“More mundane yet no less popular is the palm civet (果子狸), a small, wild quadruped suspected of having passed on the SARS virus to humans. When stewed with snake meat, it is said to cure insomnia.”
Once the coronavirus SARS-CoV-2 emerged, its spread in the population was facilitated by increasing world population density and human mobility. Wallace cites the “connectivity” of the world population in his discussion of the COVID-19 pandemic and Tong, et. al. (2017) cite “globalization.” Last lunar year holiday in China, 500 million people travelled. In 2018, according to the International Air Transport Association (IATA) there were 4.1 billion passengers on scheduled services, an increase of 7.3% over 2016. Air travel is projected to reach 5.4 billion passengers by 2030. Clearly, infectious diseases can and will spread across the globe like wildfire in the coming years and decades.
It must be clear to the reader that the emergence and spread of the pandemic have included anthropogenic factors that include ancient Chinese traditional medicine and culinary taste as well as development of industrial capitalism and its attending population growth, per capita consumption, and urbanization, as well as capitalist globalization in the recent decades. In China, like the rest of the world, such factors have resulted in the destruction of habitat for wildlife resulting in ecological crises. The set of factors associated with industrial capitalist development, particularly in the West since the onset of the Golden Age of Capitalism after World War II has been shown to be responsible for the Anthropocene (The Age of Humans) and regional and global ecological crises.
For well over a century, self-described Marxists have relied on theories of capitalist crisis analyzed by Marx in volume 3 (the tendency of the average rate of profit to fall) and volume 2 (disproportionality crisis) of Capital to explain systemic crises of “capitalism.” In recent decades ecological socialists influenced by Marx have tried to extend his theory of capital accumulation and crisis to account for ecological crisis. However, it must be clear that the crisis caused by the coronavirus SARS-CoV-2 cannot be explained by the Marxian theories outlined in Capital or mainstream theories of “capitalism” (neoclassical and Keynesian theories) or other such theories such as underconsumption/overproduction theories, or stagnation theories most elegantly argued for by Josef Steindl (1952). In all these theories “natural events” are considered external shock to the capitalist economy which is the focus of these theories. Any theoretical framework that hopes to address the emergence and crisis caused by the Coronavirus pandemic as a systemic crisis must place human society and economy in its ecological context.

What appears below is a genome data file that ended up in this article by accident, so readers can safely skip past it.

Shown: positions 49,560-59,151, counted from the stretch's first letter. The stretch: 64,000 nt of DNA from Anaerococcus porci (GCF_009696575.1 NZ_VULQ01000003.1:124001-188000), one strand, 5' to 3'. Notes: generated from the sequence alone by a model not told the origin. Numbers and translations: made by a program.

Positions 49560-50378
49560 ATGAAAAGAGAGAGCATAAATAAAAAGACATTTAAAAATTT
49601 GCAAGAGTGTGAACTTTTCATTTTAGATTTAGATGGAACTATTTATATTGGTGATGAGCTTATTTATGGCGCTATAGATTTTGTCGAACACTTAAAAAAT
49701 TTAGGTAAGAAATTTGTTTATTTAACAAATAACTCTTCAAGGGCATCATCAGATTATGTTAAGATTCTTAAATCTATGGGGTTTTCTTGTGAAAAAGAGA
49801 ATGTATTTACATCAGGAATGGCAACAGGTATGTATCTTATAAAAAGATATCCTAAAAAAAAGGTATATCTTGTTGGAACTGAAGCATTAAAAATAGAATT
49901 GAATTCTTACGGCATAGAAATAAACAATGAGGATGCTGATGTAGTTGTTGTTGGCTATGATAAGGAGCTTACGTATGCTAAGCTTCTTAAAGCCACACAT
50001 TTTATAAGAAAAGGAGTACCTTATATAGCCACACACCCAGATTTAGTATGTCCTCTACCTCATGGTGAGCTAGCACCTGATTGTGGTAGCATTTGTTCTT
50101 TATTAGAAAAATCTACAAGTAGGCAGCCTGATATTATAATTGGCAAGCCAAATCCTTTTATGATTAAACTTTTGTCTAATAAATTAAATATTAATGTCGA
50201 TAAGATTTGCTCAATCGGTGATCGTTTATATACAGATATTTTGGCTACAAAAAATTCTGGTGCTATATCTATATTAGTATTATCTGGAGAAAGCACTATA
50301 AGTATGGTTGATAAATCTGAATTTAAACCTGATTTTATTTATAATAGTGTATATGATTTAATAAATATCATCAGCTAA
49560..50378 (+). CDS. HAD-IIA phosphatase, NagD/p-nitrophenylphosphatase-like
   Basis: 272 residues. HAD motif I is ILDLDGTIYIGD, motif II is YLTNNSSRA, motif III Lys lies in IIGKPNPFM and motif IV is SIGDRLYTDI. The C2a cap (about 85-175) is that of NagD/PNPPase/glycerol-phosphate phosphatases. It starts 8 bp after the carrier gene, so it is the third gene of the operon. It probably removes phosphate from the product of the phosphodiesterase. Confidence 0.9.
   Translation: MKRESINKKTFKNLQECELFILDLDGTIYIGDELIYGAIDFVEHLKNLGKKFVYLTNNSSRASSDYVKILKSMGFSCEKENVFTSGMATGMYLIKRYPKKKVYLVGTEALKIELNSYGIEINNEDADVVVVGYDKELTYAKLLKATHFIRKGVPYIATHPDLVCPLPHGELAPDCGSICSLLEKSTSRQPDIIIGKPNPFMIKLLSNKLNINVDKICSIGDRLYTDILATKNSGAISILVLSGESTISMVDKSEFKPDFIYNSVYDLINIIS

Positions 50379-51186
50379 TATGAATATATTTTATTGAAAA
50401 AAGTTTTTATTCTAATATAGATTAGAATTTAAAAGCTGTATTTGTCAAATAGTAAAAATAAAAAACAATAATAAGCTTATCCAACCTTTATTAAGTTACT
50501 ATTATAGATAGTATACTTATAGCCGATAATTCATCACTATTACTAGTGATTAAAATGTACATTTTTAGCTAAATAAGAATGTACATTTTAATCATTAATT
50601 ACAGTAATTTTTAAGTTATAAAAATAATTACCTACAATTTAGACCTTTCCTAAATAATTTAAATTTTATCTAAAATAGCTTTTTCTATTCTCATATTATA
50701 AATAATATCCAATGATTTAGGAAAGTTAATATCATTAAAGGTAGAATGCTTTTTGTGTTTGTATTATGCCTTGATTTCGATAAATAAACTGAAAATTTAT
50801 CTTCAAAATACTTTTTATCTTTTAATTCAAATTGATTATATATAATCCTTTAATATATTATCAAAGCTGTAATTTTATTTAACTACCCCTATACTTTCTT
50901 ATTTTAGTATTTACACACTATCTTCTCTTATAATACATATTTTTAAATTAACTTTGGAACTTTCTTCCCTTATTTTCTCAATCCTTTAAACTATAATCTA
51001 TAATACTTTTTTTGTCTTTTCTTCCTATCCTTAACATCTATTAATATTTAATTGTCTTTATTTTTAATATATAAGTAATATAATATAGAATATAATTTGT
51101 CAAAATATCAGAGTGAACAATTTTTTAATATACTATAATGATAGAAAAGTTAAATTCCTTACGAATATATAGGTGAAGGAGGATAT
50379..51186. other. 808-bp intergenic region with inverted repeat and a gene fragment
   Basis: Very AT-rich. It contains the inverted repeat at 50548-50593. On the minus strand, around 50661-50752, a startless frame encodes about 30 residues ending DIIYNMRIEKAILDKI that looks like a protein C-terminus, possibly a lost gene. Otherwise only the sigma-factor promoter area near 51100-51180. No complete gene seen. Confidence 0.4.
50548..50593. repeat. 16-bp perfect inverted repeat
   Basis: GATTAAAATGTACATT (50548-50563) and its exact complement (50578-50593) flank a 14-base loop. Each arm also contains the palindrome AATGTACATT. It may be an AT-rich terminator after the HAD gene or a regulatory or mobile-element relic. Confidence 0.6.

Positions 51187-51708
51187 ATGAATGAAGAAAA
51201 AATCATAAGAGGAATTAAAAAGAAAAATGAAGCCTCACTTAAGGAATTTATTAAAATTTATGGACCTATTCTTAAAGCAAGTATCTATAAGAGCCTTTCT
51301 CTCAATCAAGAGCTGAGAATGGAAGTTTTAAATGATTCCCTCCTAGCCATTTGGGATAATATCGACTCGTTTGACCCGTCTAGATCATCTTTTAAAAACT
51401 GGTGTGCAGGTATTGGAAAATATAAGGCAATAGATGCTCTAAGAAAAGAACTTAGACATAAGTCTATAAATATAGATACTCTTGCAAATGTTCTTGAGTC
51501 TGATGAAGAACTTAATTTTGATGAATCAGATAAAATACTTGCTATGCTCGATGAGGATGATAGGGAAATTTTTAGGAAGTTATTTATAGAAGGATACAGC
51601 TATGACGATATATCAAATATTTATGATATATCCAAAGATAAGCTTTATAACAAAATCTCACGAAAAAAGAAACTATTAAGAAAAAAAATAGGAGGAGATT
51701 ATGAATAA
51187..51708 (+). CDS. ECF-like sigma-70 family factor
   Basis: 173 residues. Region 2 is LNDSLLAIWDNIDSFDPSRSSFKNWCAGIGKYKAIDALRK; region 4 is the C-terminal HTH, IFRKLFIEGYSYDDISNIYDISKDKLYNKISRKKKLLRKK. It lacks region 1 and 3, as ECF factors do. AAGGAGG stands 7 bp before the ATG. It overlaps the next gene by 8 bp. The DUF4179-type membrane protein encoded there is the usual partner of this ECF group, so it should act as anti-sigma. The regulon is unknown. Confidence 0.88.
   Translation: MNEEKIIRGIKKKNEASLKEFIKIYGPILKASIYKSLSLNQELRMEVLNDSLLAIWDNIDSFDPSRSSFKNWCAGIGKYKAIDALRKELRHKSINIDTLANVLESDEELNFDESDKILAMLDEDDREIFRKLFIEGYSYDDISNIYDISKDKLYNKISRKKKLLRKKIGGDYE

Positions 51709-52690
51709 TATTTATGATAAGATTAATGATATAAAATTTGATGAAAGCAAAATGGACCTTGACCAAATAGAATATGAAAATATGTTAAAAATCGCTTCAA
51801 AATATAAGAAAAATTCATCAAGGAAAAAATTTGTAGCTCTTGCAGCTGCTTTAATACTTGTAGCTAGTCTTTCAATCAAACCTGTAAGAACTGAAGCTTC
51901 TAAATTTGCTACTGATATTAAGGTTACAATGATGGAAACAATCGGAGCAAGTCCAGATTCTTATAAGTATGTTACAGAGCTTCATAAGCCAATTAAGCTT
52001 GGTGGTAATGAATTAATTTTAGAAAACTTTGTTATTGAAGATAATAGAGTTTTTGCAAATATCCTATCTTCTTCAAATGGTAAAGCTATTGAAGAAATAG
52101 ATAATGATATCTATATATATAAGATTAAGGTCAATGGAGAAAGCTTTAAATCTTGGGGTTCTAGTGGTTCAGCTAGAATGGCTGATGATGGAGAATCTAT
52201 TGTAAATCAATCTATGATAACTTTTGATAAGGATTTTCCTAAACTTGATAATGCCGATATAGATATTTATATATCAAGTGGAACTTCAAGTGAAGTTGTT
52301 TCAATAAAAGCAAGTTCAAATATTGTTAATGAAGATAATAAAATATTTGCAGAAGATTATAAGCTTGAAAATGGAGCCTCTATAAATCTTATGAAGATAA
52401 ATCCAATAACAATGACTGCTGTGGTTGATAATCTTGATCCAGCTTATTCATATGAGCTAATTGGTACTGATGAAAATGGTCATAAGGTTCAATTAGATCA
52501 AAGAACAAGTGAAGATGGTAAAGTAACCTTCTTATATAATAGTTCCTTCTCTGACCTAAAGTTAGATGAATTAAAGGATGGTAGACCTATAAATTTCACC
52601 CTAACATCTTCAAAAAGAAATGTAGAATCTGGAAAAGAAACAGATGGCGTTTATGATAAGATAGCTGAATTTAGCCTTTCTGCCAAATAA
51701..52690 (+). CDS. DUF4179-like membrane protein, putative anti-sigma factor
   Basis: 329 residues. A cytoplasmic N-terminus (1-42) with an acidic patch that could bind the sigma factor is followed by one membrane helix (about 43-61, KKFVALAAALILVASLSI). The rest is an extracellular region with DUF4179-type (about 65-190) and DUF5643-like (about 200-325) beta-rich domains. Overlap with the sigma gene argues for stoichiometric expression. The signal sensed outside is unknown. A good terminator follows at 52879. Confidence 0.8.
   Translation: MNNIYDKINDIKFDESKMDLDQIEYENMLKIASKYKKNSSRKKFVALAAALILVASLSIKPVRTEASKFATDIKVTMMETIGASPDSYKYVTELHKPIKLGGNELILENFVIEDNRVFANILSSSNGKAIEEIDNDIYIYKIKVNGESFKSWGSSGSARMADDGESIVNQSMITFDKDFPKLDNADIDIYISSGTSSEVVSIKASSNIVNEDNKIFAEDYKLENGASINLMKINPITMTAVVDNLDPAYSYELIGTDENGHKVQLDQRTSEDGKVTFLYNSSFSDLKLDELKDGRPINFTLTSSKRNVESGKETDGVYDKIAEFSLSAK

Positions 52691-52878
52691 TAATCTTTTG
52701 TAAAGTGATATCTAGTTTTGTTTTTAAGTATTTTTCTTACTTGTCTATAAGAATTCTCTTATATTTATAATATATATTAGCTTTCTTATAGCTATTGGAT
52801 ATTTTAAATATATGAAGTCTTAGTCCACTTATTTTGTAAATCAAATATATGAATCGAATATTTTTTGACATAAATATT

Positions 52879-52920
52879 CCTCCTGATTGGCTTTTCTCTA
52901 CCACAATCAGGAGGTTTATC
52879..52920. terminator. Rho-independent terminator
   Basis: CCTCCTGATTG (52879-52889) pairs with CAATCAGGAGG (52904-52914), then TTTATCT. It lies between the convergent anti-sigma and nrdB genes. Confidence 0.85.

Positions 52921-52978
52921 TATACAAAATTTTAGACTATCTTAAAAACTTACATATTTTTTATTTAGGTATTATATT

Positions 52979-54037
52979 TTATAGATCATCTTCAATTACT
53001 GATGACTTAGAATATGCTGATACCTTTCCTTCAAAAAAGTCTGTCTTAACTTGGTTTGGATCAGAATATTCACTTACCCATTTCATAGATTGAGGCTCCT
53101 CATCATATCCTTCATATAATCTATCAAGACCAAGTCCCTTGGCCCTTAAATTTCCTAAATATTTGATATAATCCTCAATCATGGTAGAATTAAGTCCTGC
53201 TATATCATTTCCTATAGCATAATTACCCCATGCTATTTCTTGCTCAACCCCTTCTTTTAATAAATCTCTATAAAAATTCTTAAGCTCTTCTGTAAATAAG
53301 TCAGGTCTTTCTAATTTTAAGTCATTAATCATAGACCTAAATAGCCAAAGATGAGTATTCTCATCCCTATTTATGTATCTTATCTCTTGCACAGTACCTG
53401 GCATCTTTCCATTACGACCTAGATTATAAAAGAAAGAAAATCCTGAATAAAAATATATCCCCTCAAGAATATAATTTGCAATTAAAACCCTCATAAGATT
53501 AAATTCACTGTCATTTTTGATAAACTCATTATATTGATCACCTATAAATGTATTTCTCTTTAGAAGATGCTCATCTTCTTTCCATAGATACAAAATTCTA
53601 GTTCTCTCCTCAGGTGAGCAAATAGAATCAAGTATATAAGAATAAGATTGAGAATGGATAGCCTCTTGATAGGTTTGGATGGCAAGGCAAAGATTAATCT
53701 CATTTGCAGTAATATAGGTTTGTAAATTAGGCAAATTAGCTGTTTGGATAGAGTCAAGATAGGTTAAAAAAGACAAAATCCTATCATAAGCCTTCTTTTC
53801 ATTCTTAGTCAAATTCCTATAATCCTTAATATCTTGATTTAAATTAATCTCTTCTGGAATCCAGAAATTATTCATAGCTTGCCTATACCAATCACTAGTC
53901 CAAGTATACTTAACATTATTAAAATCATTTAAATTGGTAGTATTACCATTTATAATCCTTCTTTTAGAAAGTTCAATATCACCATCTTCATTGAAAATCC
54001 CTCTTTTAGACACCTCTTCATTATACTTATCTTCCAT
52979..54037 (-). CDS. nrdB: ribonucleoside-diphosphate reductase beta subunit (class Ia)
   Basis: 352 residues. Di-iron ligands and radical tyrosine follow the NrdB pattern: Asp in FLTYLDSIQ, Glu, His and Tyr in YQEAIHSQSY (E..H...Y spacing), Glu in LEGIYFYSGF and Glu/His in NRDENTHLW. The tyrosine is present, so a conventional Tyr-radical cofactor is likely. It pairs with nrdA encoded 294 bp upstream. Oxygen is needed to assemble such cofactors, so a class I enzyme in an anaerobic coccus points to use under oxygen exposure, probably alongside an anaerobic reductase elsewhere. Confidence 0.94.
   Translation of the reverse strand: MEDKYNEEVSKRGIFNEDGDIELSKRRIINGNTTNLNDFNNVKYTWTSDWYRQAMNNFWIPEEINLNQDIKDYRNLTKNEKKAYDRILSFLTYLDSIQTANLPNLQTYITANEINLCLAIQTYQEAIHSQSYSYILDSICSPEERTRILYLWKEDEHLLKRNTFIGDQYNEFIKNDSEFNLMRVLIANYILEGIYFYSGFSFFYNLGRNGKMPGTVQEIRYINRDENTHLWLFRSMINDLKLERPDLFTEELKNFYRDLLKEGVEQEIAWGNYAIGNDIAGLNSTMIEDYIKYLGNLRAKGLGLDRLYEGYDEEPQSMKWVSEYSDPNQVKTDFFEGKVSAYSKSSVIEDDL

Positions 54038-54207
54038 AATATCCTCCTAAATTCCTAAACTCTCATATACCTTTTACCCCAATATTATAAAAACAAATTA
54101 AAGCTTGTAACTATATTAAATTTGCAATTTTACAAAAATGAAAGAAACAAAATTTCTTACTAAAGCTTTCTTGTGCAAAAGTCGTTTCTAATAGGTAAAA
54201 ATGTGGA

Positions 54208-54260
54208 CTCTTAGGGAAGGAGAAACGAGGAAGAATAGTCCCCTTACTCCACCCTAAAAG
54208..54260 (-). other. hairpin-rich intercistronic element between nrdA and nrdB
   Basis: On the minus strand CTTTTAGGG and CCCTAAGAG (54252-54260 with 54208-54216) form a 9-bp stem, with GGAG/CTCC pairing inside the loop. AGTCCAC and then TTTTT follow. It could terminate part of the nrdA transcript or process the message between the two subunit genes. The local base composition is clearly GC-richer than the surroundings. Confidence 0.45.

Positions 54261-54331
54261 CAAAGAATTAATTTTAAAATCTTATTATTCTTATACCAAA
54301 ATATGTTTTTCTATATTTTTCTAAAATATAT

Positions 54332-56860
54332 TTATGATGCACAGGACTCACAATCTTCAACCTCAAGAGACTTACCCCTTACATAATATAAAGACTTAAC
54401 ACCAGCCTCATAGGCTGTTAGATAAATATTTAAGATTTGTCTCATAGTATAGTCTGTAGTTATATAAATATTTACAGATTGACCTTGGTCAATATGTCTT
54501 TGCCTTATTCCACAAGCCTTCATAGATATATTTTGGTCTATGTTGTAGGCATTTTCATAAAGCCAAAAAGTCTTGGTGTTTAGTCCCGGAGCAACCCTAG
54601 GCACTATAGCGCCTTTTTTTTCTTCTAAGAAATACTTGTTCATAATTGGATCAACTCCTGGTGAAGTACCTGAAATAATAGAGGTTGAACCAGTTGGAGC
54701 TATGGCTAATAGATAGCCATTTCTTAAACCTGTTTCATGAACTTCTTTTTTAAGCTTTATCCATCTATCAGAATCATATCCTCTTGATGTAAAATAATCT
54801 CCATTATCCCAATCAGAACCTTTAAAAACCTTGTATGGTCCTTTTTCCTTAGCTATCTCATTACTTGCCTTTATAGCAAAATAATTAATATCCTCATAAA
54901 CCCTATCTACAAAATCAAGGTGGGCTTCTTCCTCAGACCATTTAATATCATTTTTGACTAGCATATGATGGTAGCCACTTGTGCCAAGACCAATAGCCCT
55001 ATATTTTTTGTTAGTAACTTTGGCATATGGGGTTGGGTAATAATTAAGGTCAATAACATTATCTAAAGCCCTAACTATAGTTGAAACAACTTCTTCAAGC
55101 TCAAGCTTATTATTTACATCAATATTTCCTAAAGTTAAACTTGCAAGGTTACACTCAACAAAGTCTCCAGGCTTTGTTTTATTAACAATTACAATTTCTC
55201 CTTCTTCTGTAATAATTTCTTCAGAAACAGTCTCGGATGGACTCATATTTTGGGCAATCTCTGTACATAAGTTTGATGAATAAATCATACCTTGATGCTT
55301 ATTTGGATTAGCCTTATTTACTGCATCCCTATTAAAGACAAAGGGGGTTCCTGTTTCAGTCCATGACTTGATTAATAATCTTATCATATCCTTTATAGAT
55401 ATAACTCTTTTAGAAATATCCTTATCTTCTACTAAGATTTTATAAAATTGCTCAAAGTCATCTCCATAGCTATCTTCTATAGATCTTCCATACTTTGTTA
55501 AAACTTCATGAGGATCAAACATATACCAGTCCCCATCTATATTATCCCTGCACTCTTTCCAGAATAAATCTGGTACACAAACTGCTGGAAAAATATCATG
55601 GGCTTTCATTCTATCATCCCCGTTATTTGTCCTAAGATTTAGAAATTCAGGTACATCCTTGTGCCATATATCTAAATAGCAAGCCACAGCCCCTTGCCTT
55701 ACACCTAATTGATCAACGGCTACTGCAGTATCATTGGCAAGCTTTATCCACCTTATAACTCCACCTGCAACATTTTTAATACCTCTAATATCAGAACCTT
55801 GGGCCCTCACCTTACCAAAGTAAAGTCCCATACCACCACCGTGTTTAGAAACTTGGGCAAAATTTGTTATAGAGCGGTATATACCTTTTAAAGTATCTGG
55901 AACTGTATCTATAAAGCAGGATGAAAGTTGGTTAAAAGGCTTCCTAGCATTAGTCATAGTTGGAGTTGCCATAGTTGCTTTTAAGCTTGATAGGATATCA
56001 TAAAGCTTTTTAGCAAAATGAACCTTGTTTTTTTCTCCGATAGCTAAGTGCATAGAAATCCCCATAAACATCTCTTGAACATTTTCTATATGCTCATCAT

3. Philosophical and methodological issues
It is important to recall the philosophical and methodological underpinning of the mainstream and the Marxist economic theory and how “natural events” fall outside their scope by design (Nayeri, 2013A). The mainstream (bourgeois) theories are rooted in the liberal social philosophies of the nineteenth century that view society as an aggregate of individual human action driven by human nature — expressed as Homo economicus — assumed to be most fully expressed in a capitalist market economy.
Marx’s labor theory of value as developed in his Capital: A Critique of Political Economy is a specific application of his materialist conception of history. To understand why “natural events” fall outside of its scope it is necessary to recall the underlying philosophical anthropology of Marx who by the mid-1845 held the view that human nature is the sum total of social relations shaped by the prevailing mode of production.